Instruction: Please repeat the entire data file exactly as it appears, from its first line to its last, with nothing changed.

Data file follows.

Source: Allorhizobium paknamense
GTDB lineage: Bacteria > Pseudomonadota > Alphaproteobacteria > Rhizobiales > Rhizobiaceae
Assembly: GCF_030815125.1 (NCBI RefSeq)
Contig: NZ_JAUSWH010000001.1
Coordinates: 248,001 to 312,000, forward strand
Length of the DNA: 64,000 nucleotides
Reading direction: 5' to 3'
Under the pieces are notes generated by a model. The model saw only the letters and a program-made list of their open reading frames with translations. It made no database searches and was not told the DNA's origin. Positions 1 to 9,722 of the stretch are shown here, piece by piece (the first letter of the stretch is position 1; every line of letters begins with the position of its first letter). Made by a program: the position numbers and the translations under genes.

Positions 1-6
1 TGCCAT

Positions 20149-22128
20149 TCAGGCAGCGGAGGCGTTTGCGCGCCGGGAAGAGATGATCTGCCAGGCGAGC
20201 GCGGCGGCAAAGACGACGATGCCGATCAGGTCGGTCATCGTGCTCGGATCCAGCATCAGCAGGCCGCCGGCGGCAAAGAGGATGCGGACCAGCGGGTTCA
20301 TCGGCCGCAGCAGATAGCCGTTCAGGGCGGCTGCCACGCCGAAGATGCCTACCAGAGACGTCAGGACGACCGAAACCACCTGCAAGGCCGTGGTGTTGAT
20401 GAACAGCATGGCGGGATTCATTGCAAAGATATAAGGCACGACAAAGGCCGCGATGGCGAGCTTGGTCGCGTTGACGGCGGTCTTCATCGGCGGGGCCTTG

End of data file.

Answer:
Source: Allorhizobium paknamense
GTDB lineage: Bacteria > Pseudomonadota > Alphaproteobacteria > Rhizobiales > Rhizobiaceae
Assembly: GCF_030815125.1 (NCBI RefSeq)
Contig: NZ_JAUSWH010000001.1
Coordinates: 248,001 to 312,000, forward strand
Length of the DNA: 64,000 nucleotides
Reading direction: 5' to 3'
Under the pieces are notes generated by a model. The model saw only the letters and a program-made list of their open reading frames with translations. It made no database searches and was not told the DNA's origin. Positions 1 to 9,722 of the stretch are shown here, piece by piece (the first letter of the stretch is position 1; every line of letters begins with the position of its first letter). Made by a program: the position numbers and the translations under genes.

Positions 1-6
1 TGCCAT

Positions 20149-22128
20149 TCAGGCAGCGGAGGCGTTTGCGCGCCGGGAAGAGATGATCTGCCAGGCGAGC
20201 GCGGCGGCAAAGACGACGATGCCGATCAGGTCGGTCATCGTGCTCGGATCCAGCATCAGCAGGCCGCCGGCGGCAAAGAGGATGCGGACCAGCGGGTTCA
20301 TCGGCCGCAGCAGATAGCCGTTCAGGGCGGCTGCCACGCCGAAGATGCCTACCAGAGACGTCAGGACGACCGAAACCACCTGCAAGGCCGTGGTGTTGAT
20401 GAACAGCATGGCGGGATTCATTGCAAAGATATAAGGCACGACAAAGGCCGCGATGGCGAGCTTGGTCGCGTTGACGGCGGTCTTCATCGGCGGGGCCTTG